Through an unmarked archway outside the Chinese capital is a rural outpost called Round River Farm where rapists and pickpockets are supposed to be transformed into upright sons of socialism.
Round River is a camp for "reeducation through labor," the lowest tier of China's penal system, and for some the most Orwellian. It is part of a vast network of camps that holds tens of thousands of offenders--petty crooks, troublemakers and political dissidents--for up to three years without so much as a court hearing.
The prosecutor, judge and jailer in these cases is the powerful Public Security Bureau.
"Reeducation through labor is a disciplinary measure, not criminal punishment," said Round River's deputy director, Liu Shili, during a visit by foreign correspondents. "Their crimes are not serious enough to go through the court; our aim is to save them."
While life at Round River surely is Spartan, the farm resembles more a penal work camp than a hardened prison. Inmates work long days tending vineyards, then cram into bare bunkhouses sleeping 15 men side-by-side on wooden planks. With daily drills in Marxist theory, they recite by rote their thanks to the party for giving them "a new lease on life."
But the absence of armed guards, barbed wire and watchtowers creates an atmosphere of reform, albeit enforced with a strong arm. "We learn how to obey laws and serve the motherland," explained Lai Zhiyun, 17, who is serving a one-year term for stealing a bicycle. "Life here is no better or no worse than on the outside."
Although Peking recently has strengthened the rights of due process for the accused, it has kept on the books a 1957 regulation on reeducation through labor that allows local, extrajudicial boards to send suspected offenders to penal farms without trial or legal review.
The regulation has been criticized for giving almost unchecked power to China's shadowy police apparatus--the Public Security Bureau--to sweep the streets of anybody it regards as a social danger. The bureau is empowered to investigate suspects, bring them before "reeducation" boards, help decide innocence or guilt and run the camps.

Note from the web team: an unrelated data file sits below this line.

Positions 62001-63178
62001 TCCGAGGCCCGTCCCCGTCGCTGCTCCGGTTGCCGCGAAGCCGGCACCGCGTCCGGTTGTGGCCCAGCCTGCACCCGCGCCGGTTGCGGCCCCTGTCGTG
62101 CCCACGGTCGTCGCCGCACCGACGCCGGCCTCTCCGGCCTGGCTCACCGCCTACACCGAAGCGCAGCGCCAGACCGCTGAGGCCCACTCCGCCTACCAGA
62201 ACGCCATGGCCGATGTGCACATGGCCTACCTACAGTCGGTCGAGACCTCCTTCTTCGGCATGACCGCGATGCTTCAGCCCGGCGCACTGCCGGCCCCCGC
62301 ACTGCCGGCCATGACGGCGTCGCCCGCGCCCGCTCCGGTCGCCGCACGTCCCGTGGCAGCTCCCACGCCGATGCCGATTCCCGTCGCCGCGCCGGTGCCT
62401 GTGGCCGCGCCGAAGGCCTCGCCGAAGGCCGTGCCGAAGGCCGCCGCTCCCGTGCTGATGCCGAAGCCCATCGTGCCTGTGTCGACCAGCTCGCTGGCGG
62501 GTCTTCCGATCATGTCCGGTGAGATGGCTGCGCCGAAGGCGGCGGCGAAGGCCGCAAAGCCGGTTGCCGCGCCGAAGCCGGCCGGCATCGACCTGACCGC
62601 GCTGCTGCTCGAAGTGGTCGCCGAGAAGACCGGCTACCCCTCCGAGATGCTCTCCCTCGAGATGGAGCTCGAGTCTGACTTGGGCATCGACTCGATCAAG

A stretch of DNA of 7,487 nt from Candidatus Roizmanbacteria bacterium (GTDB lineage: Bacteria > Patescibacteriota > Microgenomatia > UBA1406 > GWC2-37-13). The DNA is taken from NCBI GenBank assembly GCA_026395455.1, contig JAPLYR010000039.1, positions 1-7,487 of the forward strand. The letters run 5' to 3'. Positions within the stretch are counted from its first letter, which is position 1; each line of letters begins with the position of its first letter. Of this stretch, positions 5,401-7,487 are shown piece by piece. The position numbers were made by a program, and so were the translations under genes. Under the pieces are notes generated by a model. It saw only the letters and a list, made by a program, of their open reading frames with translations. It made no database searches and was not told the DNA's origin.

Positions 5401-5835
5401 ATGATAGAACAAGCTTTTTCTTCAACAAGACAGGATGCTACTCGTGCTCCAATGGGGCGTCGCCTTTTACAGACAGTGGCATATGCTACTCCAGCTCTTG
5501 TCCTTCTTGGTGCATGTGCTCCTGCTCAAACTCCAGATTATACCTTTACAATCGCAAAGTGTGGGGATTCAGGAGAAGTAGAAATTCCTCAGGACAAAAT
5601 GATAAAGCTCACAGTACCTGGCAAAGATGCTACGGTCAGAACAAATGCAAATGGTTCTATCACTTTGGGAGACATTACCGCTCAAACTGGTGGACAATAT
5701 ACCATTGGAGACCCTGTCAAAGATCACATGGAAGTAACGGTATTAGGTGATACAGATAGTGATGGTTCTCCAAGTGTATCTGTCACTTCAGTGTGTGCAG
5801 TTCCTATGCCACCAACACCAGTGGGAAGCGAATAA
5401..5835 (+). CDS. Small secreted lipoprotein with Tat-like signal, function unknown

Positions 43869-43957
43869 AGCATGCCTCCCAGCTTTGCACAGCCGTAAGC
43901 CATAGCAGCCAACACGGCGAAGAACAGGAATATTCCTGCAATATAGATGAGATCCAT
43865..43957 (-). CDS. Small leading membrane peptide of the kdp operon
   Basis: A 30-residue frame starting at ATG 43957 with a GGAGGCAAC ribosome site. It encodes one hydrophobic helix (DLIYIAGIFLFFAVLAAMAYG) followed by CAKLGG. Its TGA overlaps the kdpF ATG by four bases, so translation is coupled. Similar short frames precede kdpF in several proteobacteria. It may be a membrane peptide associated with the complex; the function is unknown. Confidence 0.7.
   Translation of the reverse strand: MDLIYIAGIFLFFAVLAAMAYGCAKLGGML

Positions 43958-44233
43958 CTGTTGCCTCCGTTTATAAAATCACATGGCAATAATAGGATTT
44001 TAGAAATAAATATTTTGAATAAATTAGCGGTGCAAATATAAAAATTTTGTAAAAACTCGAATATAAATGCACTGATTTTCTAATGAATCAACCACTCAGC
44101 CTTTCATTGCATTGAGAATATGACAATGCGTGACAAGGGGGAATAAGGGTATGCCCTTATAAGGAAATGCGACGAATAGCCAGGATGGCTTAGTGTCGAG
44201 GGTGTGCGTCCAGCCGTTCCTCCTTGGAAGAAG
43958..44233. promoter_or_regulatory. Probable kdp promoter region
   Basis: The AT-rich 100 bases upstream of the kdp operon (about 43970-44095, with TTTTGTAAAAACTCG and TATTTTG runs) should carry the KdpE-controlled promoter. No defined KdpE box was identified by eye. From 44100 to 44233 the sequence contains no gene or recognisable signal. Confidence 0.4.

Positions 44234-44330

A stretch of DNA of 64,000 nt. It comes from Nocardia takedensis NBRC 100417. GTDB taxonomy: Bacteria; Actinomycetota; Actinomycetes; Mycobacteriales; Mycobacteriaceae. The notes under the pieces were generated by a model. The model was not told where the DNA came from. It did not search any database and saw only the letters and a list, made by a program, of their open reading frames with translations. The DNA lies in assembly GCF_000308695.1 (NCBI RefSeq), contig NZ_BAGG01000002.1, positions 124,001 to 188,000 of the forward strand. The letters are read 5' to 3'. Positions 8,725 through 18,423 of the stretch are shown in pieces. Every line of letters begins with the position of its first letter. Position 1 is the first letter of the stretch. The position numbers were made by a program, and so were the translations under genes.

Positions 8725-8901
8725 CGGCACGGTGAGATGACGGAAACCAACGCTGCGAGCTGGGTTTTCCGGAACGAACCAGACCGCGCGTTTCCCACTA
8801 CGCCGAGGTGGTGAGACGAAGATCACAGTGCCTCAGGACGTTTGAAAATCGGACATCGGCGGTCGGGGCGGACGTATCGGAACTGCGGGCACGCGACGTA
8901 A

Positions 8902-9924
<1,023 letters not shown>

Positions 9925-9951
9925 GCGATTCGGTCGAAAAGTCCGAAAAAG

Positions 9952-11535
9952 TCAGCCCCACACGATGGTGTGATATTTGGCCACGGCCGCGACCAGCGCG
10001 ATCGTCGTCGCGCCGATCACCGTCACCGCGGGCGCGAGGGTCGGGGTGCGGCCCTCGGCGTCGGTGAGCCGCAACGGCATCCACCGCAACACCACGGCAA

For the past two years, the bureau has used the rule to round up political activists left over from the brief Democracy Wall movement of 1979.
The regulation also has served as a tool for locking up Chinese considered too close to foreigners. Li Shuang, the avant-garde artist who lived with her French fiance, is serving a two-year reeducation term in one of Peking's three camps.
No such celebrities were said to be residing at Round River, however. Liu, a beefy man dressed in his white, high-collar bureau uniform, insisted there were no "political offenders" or inmates who had "unhealthy" contacts with foreigners.
Liu's breakdown of Round River's 2,410 residents, all male--whom he called "persons looking after the farm"--suggests an arbitrary system of sentencing, with gang rapists and bicycle thieves all serving between one and three years.
Most of the "farm attendants" had been charged with stealing, he said. About a third fell into a catchall category called "hooliganism," which included gang fighters and rapists. A few were serving time for blackmail, gambling and smuggling. The decision to assign an offender to reeducation rather than prison or even harsher "reform-through-labor" camp is based on the seriousness of the crime, according to Liu.
Although they sound a bit like reform schools for wayward youth in the West, reeducation centers here contain inmates of all ages. At Round River, 16-year-old boys shared dormitories with 60-year-old men.
Round River's guards are instructed to treat the inmates sternly but fairly--"like doctors treat patients with infections," said Liu. "We try to use civilized measures. We have very strict discipline, but corporal punishment is strictly forbidden and we are not allowed to curse."
Nevertheless, 40 inmates escaped from the camp in the first half of last year, he said. All were caught, brought back and forced to stay longer as punishment. As a showplace presentable to foreign visitors, Round River offers a sharp contrast to the type of concentration camps described in first-hand accounts by former inmates. According to interviews here and published stories abroad, China operates penal colonies similar to those in the Soviet Union, where food is scarce, labor hard and beatings common.
Even Round River might be less idyllic than depicted for foreign correspondents, according to a former inmate, 26, who said he had spent a year there for fraternizing with a foreigner. "If you didn't want to be a model Communist mouthing all the ridiculous slogans, then they'd beat it into you," he said, displaying wrist wounds he said were from manacles.